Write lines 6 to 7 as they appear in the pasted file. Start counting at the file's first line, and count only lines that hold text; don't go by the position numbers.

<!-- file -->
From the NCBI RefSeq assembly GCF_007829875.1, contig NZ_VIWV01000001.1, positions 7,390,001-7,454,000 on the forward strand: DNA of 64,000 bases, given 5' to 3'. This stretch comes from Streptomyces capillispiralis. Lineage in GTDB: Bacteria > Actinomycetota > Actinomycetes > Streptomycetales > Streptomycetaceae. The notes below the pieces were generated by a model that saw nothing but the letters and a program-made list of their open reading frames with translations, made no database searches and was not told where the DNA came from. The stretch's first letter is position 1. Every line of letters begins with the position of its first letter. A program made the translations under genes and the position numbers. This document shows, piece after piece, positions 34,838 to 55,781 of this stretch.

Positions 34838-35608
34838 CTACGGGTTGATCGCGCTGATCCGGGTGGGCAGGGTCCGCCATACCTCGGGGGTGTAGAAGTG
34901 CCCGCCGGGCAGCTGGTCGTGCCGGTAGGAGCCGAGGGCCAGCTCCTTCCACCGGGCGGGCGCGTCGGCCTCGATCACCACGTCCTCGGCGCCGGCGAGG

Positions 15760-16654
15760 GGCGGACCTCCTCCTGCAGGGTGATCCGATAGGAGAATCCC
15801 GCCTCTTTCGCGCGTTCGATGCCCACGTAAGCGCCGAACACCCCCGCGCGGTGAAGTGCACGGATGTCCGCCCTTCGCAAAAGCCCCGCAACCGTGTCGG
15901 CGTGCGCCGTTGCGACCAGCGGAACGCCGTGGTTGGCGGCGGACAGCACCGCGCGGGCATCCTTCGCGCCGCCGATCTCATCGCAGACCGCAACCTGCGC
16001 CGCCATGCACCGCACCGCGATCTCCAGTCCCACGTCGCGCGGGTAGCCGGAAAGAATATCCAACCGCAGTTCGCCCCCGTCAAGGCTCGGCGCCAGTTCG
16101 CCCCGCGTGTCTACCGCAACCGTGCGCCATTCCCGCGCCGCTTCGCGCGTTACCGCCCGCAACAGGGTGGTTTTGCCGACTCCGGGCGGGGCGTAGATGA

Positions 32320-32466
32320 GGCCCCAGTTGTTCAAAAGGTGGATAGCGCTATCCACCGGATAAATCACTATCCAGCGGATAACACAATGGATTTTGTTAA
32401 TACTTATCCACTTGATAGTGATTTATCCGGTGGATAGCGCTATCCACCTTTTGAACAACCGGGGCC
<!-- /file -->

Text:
15760 GGCGGACCTCCTCCTGCAGGGTGATCCGATAGGAGAATCCC
15801 GCCTCTTTCGCGCGTTCGATGCCCACGTAAGCGCCGAACACCCCCGCGCGGTGAAGTGCACGGATGTCCGCCCTTCGCAAAAGCCCCGCAACCGTGTCGG